Author Topic: More 1st hand observations...  (Read 505 times)

Offline AKA_Knutsac

  • AKA_Wardogs
  • Newbie
  • *
  • Posts: 40
    • View Profile
More 1st hand observations...
« on: December 08, 2013, 08:15:42 am »
Following on Blasto's posts, I'll share some of the first hand observations I've collected.  I started doing this a few months ago to confirm or refute the sim's graphics (ie. throw gas on the ATAG forum pissing contests) and help inform TF in their work.  I limited my collection to accounts that were written during or soon after the BoB, no decades old recollections of the men.  First installments relate to visability...

Atmosphere

“It was a typical summer’s day as we took off and climbed away south.  The sun caught the haze below, making it difficult to see the ground.”  (“Spitfire: The experiences of a Battle of Britain fighter pilot” by Brian Lane; 1942; Pg 68)

“Thick haze persisted up to 5,000 feet, and although visibility above it was good, the ground was nearly invisible and the low sun made conditions worse.  The only features of the landscape we could identify from our altitude were lakes and rivers…”  (“Fighter Pilot” by Paul Richey; 1941; Pg 76)

“Soon we saw it – a speck against the haze miles away to the right, lower than us…”  (“Fighter Pilot” by Paul Richey; 1941; Pg 76)

“I found it – about five miles away to the right and below me.  I couldn’t see what it was, but it stood out clearly against the top of the haze…”  (“Fighter Pilot” by Paul Richey; 1941; Pg 86)

Reflections and Camouflage

“We circled and climbed away south-east, the sun shining and glinting on our wings.”  (“Spitfire: The experiences of a Battle of Britain fighter pilot” by Brian Lane; 1942; Pg 33)

“Above us was the deep blue dome of the heavens.  Anxiously we scanned it, looking for the tell-tale glint of the sun on a pair of wings which would show us the enemy was above.”  (“Spitfire: The experiences of a Battle of Britain fighter pilot” by Brian Lane; 1942; Pg 36)

“As we neared him he began to turn and twist this way and that, the sun catching the dark green camouflage and the black crosses on his wings.”  (“Spitfire: The experiences of a Battle of Britain fighter pilot” by Brian Lane; 1942; Pg 37)

“At 17,000 feet we were over the outskirts of the Metropolis, still climbing, and watching the sun for any tell-tale glints which would tell of enemy fighters.”  (“Spitfire: The experiences of a Battle of Britain fighter pilot” by Brian Lane; 1942; Pg 68)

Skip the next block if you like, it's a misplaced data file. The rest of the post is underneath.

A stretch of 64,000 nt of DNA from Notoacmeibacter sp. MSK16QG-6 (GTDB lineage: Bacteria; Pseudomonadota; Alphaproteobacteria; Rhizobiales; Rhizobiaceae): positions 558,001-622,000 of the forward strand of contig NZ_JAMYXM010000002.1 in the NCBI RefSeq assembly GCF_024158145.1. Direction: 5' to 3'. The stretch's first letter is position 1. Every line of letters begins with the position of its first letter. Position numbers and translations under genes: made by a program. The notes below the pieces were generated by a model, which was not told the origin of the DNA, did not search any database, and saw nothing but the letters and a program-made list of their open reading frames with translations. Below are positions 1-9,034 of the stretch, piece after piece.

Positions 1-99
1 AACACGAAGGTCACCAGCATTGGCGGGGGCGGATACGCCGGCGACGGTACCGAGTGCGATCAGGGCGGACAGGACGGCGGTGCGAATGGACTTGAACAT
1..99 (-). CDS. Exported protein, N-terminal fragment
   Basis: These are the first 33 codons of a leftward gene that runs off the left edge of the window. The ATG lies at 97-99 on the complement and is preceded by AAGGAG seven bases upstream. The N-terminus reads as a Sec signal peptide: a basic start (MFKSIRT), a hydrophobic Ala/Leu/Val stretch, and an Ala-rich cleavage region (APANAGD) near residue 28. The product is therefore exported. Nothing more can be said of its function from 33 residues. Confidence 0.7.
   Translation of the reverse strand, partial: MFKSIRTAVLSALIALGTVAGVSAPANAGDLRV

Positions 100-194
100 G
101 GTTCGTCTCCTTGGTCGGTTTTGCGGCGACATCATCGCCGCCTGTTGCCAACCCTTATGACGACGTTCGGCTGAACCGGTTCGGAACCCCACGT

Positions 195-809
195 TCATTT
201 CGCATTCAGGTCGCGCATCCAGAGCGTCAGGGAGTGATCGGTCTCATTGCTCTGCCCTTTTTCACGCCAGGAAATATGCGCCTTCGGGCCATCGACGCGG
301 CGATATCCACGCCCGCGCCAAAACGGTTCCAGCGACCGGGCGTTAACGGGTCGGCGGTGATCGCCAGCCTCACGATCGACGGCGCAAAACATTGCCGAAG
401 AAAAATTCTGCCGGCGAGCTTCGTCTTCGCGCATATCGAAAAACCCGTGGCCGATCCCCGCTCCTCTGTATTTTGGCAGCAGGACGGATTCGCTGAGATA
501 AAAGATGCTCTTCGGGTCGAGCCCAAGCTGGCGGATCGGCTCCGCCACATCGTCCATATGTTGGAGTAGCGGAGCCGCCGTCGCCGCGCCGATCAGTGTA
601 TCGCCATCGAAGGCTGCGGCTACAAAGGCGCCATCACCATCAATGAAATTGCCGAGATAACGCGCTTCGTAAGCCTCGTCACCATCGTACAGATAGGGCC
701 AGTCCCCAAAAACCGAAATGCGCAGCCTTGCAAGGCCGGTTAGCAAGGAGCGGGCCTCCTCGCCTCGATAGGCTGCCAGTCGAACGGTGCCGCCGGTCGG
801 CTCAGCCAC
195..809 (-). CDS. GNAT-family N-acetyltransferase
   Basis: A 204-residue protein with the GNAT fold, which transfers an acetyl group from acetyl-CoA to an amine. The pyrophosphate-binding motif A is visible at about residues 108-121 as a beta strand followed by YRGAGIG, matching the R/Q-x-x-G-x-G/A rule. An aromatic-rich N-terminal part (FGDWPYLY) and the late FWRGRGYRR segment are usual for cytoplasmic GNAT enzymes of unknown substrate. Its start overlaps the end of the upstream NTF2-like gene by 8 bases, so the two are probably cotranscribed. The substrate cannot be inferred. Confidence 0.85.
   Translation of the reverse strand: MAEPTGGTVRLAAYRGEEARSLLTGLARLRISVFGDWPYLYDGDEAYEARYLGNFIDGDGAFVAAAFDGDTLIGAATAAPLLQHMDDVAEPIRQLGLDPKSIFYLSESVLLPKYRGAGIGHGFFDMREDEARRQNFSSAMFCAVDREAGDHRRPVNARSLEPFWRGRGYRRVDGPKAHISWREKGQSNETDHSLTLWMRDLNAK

“Looking in the direction indicated, I saw some gleaming specks a mile or two ahead and two or three thousand feet above us…[t]he specks grew larger and resolved themselves into Me 109’s, their yellow painted noses shining golden in the sunlight.”  (“Spitfire: The experiences of a Battle of Britain fighter pilot” by Brian Lane; 1942; Pg 68)

“Above me the flash of the sun on wings told of a dog-fight going on.  No doubt the fighter escort and the rest of the Spitfires, but of what must have been over 50 bombers not one could I see!  Nor could I see the rest of the flight, much less the Squadron!”  (“Spitfire: The experiences of a Battle of Britain fighter pilot” by Brian Lane; 1942; Pg 75-76)

“I kept glancing up at those white trails just above, a gleaming speck at the head of each showing the fighters themselves.”  (“Spitfire: The experiences of a Battle of Britain fighter pilot” by Brian Lane; 1942; Pg 81)

“…and pointed to the small but clearly visible outline of a Ju 88, its duck-egg blue underside glinting against the deeper blue of the sky.  ‘Twenty thousand, I’d say…’”   (“Fighter Pilot” by Paul Richey; 1941; Pg 62)

“By this time, however, we had lost sight of Reds as they had a slight lead, and their camouflage soon merged into the terrain below.”  (“Ten Fighter Boys”; 1942; Pg 31)

“I daren’t look round and see if anything is following me, because I knew if I took my eyes off him for a second, he would disappear.  Somehow or other, they always do against the water.”  (“Ten Fighter Boys”; 1942; Pg 161)

“The sky was clear above the sun shining down from the blue of the heavens on the dazzling layer of cloud 10,000 feet below us, the Dorniers standing out starkly black against the snowy whiteness.”  (“Spitfire: The experiences of a Battle of Britain fighter pilot” by Brian Lane; 1942; 2, Pg 79)

“After a lot of neck-craning and squinting we saw it – a Dornier 17 immediately above us at some 20,000 feet…and just visible in the thinner clouds.  Like all Luftwaffe aircraft it was light-blue underneath and difficult to spot.”  (“Fighter Pilot” by Paul Richey; 1941; Pg 33)

“The camouflaged 109s were difficult to pick up against the grey background of the sea and it was a moment or two before I could locate them.”  (“Nine Lives” by Alan Deere; 1959;Pg 98)

“Well away from the airfield, and hugging the tree tops to make best of my camouflaged aircraft, I waited for silent guns at Manston to signify the all clear.”  (“Nine Lives” by Alan Deere; 1959;Pg 122)

 â€œâ€¦when I broke off my attacks I headed for home at full speed, hugging the tree tops to take full advantage of my camouflaged Spitfire.”  (“Nine Lives” by Alan Deere; 1959;Pg 226)